As travel growth continues to accelerate, understanding our rapidly changing world has become imperative for travel and tourism practitioners. With emerging technologies such as artificial intelligence, growing aspirations for more sustainable living and changing personal priorities, there are multiple factors that will ultimately affect how people travel and what they expect from travel sellers and suppliers.
The Traveler Tribes 2033 study is the latest global study commissioned by travel technology leader Amadeus. It’s an attempt to glimpse the future and see how people will want to travel ten years from now.
The research identifies future transformative forces transforming travel, as well as emerging traveler characteristics, behaviors and preferences, to understand exactly what travelers might want in ten years.
Northstar Research Partners was commissioned to lead the study, which surveyed 10,345 travelers across 15 key markets, including the UAE, UK, US, India and China, asking 248,323 questions and aggregating nearly 6 million data points point.
This information formed the backbone of the research and was combined with input from 22 experts in various fields to provide a solid basis for the findings. Research techniques and proven methodologies are designed by Future Institute, an expert practitioner in the field of future trend forecasting science.
These techniques include asking travelers about their expectations for age, income and family status in 2033, as well as written exercises to open their minds to what life might look like ten years from now, and guide them with written descriptions Affects travel in 2033.
It is also important to ask travelers how they think other people will behave in 2033, not how they will behave. Research by the Center for Decision Research at the University of Chicago shows that this is a more accurate way of understanding people’s behavior.
All of this is to get people thinking about travel 10 years from now with a future-proof mindset. The results suggest that while travel is changing, the way we understand travelers is not keeping pace. Therefore, it is important to create a new way of segmenting passengers.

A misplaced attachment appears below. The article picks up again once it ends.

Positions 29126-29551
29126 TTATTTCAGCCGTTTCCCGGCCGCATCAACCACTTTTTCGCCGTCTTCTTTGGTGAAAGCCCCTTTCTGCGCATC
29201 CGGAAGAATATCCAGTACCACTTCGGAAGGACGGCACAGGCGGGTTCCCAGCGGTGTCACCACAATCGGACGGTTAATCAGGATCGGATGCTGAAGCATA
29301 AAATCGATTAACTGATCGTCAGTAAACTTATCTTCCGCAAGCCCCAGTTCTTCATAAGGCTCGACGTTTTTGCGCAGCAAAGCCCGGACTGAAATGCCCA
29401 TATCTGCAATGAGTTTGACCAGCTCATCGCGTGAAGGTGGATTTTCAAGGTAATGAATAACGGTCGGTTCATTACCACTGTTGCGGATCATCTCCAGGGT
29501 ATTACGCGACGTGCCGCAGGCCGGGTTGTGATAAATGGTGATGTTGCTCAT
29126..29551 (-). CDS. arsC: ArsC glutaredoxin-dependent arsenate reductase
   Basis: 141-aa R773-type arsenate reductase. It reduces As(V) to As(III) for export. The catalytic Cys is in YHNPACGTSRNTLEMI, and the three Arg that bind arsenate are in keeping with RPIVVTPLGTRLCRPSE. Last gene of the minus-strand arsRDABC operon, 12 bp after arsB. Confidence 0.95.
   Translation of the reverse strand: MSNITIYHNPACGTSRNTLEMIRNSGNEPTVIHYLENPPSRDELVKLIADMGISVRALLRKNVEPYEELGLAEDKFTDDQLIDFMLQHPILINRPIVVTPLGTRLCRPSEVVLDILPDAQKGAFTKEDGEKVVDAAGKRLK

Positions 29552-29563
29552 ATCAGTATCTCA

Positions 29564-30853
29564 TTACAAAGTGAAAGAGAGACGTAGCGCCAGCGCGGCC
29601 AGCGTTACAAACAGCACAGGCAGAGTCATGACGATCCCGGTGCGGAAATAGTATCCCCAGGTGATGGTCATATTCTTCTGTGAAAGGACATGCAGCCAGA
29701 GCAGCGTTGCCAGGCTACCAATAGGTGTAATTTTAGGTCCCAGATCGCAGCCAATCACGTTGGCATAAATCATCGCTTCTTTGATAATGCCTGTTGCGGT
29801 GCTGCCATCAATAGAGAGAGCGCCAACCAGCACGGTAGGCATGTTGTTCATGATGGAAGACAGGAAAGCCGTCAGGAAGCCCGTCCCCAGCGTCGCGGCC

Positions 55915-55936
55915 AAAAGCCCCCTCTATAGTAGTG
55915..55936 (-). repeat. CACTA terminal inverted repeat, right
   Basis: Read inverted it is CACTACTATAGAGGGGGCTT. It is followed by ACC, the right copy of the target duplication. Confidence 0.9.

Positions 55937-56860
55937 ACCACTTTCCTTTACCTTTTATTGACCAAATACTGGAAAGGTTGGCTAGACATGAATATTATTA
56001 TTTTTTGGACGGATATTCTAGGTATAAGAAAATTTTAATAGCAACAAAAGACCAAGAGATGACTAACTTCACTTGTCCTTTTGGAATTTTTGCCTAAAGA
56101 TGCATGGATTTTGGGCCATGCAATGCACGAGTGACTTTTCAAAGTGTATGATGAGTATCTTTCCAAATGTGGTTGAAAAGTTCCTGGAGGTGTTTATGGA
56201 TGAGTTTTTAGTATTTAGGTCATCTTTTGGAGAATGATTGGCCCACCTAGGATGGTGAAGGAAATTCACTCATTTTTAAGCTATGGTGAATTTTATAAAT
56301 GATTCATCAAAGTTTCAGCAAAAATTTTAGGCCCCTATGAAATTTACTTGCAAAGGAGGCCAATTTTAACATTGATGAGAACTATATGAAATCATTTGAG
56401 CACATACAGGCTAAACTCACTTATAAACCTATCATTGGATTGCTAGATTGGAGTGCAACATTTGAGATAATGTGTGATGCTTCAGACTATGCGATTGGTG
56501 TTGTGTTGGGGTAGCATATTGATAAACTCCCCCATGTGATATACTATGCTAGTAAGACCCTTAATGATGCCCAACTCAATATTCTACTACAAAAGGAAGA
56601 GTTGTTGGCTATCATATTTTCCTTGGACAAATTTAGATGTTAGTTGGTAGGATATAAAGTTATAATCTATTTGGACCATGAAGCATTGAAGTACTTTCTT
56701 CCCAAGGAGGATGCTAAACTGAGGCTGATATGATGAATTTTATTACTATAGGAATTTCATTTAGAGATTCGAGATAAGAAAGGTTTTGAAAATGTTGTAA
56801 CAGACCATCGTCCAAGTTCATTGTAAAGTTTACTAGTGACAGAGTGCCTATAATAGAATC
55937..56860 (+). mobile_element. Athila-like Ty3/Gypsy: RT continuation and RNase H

The research helps put a longer-term perspective on how travelers will behave over the next decade. While attitudes are transient over time, behavioral attitudes that influence how travelers think and make decisions may persist over longer periods of time, allowing for a more accurate picture of the future.
Traveler Tribes 2033 identifies four emerging traveler tribes today that will shape future traveler needs. For example, “Travel Tech Influencers” have high hopes that travel should leverage technology for a smoother and better connected experience, such as using biometrics to speed up airport boarding. Not surprisingly, this traveler tribe includes business travelers.
“Memory Makers,” on the other hand, value travel because the memories they create and the places they’ve been are above all else. They love curating memorable vacation experiences and love using technology to help relive them. “Excited Experiencers” have a “try it and see” lifestyle, are middle-to-high income earners with little commitment, and are well-positioned to explore the world.
The last group in the tribe, the “pioneering pathfinders,” likes to combine people and technology to plan their trips for them. Their above-average income allows them to lead progressive, fast-paced lives, always looking for their next big adventure. They also showed a desire to travel more sustainably.
Traveler Tribes 2033 goes beyond simple traditional classifications of age, gender, location, and socioeconomic status to identify individuals based on their psychographic characteristics, their willingness to travel, explore, and seek adventure, and how these things will be affected by new technologies when they when it appears.
Armed with this information, Amadeus can now work with its partners to respond to the changing needs of travelers over the next decade and create solutions that provide a better travel experience.
about the author
Jamel Chandoul is Senior Vice President of META & EMEA Partner Markets Travel Sellers.